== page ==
On a September morning in 2013, Edwin Kim, MD, gave his 9-month-old son, Elliot, a bit of peanut butter on a cracker. A minute later, a rash broke out over his baby’s entire body. Elliot began to cough, and then he vomited.
Dr. Kim rushed his son to the emergency room and realized this was what his patients’ families go through. As an allergist, Dr. Kim had heard parents tell their stories, and now he was in their shoes, frightened in the emergency department. His child was allergic to peanuts, just like many of the kids he sees at the UNC Allergy and Immunology Clinic and an estimated 1.6 million other kids in the United States.
A New Treatment for Peanut Allergies?
The day before he rushed Elliot to the hospital, Dr. Kim had been in his lab researching treatment methods to help kids overcome allergies to foods such as nuts, legumes and eggs.
“For the past 10 years, I’ve been trying to develop a therapy that can protect kids from the most severe allergic reactions,” says Dr. Kim, who is an assistant professor of medicine at the UNC School of Medicine and a member of the UNC Children’s Research Institute. “We’re less concerned that kids can’t eat peanut butter and jelly sandwiches; we just want to protect kids, including my own, from accidental exposures.”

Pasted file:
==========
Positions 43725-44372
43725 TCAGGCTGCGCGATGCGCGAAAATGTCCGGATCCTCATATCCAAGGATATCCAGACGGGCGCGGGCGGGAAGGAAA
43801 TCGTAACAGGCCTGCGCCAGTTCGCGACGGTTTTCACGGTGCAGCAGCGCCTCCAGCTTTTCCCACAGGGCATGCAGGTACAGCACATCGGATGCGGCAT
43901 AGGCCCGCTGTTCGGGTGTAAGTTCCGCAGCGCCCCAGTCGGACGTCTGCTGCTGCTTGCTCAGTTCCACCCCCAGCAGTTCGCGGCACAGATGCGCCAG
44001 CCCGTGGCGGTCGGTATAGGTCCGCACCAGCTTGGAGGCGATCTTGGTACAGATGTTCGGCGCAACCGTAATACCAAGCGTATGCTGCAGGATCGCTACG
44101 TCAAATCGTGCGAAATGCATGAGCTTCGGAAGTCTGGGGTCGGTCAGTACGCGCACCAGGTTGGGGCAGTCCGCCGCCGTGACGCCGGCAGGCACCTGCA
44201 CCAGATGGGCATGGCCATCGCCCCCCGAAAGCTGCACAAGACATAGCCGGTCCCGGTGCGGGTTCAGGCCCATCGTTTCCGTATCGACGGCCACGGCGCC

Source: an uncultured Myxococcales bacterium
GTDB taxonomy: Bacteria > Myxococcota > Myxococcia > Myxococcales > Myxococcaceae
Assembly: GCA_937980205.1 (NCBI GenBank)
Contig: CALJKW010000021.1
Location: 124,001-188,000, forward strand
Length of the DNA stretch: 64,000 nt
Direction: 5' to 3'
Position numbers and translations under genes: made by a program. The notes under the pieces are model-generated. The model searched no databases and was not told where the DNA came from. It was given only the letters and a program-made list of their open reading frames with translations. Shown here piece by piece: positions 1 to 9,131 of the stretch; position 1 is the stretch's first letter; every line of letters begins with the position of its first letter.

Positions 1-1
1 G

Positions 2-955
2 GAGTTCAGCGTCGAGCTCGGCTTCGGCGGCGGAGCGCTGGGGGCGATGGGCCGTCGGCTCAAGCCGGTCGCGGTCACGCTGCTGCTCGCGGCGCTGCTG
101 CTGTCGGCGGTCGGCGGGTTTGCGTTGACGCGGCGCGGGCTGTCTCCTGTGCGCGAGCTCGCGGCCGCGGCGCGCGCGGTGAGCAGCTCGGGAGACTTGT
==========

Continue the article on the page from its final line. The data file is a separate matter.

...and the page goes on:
The latest hope involves placing tiny drops of liquefied peanut protein under the tongue to immunize people against allergic reactions. Dr. Kim is a leader on this kind of therapy, called sublingual immunotherapy, or SLIT.
Here’s how it works: When under the tongue, the tiny peanut droplet is absorbed immediately, and immune cells recognize the protein. The amount is so small that the immune system does not overreact: In fact, there’s no, or very little, allergic reaction. Over time, a child’s immune system becomes desensitized to the peanut protein, as it’s slowly trained to not freak out when faced with larger amounts of peanut, which is what often happens in accidental exposures.